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Remembrance Weekend 2022

Remembering those who have gone before, their sacrifices never forgotten.

Veterans Tom and Taff, both Falklands veterans (Para and Royal Marine), with their partners, at the Remembrance Sunday parade November 2022

Armistice Day and Remembrance Sunday. Poignant days when we stop our busy lives for just a few minutes to remember the service and sacrifice of all those who have fought for our freedoms.

As the UK and Commonwealth countries respect two minutes’ silence on Sunday morning, 13th November, millions of eyes around the world will be focused on the deeply moving parade and wreath-laying ceremony held at the Cenotaph in Whitehall. 

This year, of course, will be the first year King Charles III lays a wreath as monarch, joined at the sombre occasion by 10,000 others – veterans of all branches of the armed forces, members of the Royal Family, political leaders, and representatives of faith communities.

Most importantly to us, in the parade will also be 60 representatives of The Not Forgotten.

Members of our veteran community from across the armed services, of all regiments, units and ages, will march alongside our Chief Executive Richard Walker, our Chairman and Trustees.

One of these is Dave Hart, an Afghanistan veteran of the Devon and Dorsets, who describes attending the ceremony with The Not Forgotten as a “true honour – you really feel you are at the centre of something significant being marked as a nation”. He has taken part in the parade several times before, and is always struck by the unique make-up of the group representing The Not Forgotten: “Most of the groups marching are obvious groups of one service or regiment, whereas we are a varied ‘mixed bag’ which is really special!”. 

Dave has been a beneficiary of The Not Forgotten since 2004. He says he has had opportunities through the charity he would never otherwise have had, from running the New York Marathon to competing in the Veteran Games in Israel, as well as strong friendships. To him, it’s this sense of comradeship that is so important. “That constant link, that feeling of commonality and comradeship and shared experience with no judgement. It feels like a family”.

Dave is now a secondary school teacher, which he says adds extra poignancy to taking part in the Remembrance Sunday parade: “This week we discuss Remembrance with the students and it really brings it home for them that I will be there at the Cenotaph. As an educator, I feel I’m carrying the torch for them, too.”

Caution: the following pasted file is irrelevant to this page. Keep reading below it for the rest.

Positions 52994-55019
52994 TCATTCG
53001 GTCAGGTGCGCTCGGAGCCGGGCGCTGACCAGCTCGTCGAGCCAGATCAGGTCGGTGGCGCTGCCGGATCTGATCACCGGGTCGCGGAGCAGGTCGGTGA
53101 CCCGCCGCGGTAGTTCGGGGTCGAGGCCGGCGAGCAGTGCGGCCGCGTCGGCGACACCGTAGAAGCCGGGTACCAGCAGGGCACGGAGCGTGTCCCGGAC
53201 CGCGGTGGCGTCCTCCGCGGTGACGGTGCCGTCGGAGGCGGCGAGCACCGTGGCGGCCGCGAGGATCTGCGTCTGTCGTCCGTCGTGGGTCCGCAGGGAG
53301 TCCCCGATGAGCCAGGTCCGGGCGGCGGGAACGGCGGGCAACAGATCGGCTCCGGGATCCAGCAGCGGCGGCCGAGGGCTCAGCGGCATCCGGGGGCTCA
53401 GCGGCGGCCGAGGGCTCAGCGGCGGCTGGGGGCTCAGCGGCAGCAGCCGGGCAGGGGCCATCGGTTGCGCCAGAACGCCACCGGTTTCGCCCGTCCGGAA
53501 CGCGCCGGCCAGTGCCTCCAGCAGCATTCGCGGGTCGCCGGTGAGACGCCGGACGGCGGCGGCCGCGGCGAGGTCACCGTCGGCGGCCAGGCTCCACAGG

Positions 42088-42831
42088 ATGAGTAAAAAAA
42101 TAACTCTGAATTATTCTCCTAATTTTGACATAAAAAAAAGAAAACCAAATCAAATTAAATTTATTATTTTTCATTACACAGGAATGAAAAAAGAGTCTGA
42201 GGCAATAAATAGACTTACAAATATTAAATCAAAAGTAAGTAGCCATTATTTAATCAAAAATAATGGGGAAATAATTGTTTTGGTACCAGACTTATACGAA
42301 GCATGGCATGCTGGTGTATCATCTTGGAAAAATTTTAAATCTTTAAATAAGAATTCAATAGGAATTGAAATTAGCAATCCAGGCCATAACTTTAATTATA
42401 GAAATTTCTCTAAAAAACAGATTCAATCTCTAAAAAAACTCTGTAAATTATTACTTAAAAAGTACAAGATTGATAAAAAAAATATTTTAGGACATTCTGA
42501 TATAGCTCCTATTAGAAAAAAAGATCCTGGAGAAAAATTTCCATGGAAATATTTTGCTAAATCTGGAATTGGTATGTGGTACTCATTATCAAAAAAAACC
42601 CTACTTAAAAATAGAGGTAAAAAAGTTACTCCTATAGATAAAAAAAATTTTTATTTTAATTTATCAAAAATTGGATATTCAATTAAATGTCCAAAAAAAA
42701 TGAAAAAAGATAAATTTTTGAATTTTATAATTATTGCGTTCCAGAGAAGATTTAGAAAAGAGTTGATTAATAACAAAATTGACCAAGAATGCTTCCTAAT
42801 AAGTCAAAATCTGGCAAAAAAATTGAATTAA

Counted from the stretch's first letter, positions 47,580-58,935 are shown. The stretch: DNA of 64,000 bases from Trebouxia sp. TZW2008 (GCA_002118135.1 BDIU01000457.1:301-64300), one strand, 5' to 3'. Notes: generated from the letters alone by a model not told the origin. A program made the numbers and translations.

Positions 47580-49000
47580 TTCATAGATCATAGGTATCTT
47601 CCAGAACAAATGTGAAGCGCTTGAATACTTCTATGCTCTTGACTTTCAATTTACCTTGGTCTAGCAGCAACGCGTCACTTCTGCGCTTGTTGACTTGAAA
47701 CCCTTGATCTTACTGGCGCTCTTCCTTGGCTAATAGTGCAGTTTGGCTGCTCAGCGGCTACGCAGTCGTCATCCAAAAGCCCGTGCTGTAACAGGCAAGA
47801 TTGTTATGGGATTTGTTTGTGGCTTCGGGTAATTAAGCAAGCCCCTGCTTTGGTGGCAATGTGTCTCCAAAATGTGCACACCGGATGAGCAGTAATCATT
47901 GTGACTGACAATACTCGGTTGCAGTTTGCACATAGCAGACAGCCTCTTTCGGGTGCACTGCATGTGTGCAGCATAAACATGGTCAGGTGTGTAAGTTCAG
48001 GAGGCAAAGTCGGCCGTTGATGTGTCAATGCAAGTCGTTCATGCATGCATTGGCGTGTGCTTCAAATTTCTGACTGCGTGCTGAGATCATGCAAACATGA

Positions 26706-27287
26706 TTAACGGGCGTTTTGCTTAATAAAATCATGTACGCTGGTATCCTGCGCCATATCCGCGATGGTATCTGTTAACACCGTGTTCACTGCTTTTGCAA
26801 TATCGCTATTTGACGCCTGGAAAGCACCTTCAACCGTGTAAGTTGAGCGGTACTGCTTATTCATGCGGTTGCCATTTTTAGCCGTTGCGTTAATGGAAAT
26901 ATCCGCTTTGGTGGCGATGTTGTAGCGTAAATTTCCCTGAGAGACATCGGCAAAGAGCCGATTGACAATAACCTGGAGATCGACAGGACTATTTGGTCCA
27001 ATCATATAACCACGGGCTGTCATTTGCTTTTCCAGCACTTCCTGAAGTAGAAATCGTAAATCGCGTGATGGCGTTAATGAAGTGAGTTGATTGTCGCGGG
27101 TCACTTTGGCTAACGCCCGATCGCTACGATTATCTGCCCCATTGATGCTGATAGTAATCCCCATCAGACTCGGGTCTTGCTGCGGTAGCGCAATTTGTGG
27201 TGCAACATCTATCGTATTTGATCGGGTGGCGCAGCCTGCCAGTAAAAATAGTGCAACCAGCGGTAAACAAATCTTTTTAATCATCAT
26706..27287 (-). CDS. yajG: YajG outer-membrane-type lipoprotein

Another of those marching with The Not Forgotten is Giles Price, a veteran Royal Marine who served in the Gulf War. He has been involved with The Not Forgotten for 20 years after being medically discharged from service in the 1990s and has attended the Cenotaph ceremony every year since 2010. He says he appreciates Remembrance Sunday as an opportunity to step away from the daily reality of living with his injuries and see the bigger picture. 

“It’s about the wider aspect”, he explains. “The notion of remembering what others have been through rather than focussing on my own challenges. Remembering things bigger than myself and appreciating the wider ramifications of conflicts. My grandfathers fought in World War I and II, so I’ll be wearing their medals and taking those moments to remember the generations gone before, as well as people I served with who are no longer here. It’s about being part of a national thing where we project our minds into something beyond ourselves and our day-to-day worries”.

Steve Kay is a Falklands veteran who has not taken part in the Remembrance Sunday parade for many years, and is this year looking forward to representing The Not Forgotten as a way of giving something back to the charity he says has literally saved his life.

The Not Forgotten is a lifeline”, he explains. “They have done so much for me. Nothing comes close to it, it’s special. Everyone at The Not Forgotten looks out for you, checks in with you. I can pick up a phone and know that someone will be there to help me. Going to their events keeps me going, gives me things to look forward to and work towards. I honestly wouldn’t be here without The Not Forgotten. So it’s important to me that I can give a little bit back.”

This weekend also gives Steve the chance to attend the Royal British Legion’s Festival of Remembrance at the Royal Albert Hall, catch up with fellow Not Forgotten veterans who he’s met at other events, and hopefully cross paths with former shipmates from his active service.

Whether you are attending a memorial event this weekend, or simply observing a two-minute silence at home, we hope you feel connected to the entire veteran community at The Not Forgotten and around the country, as the nation stops for two minutes to ensure no sacrifice is ever forgotten.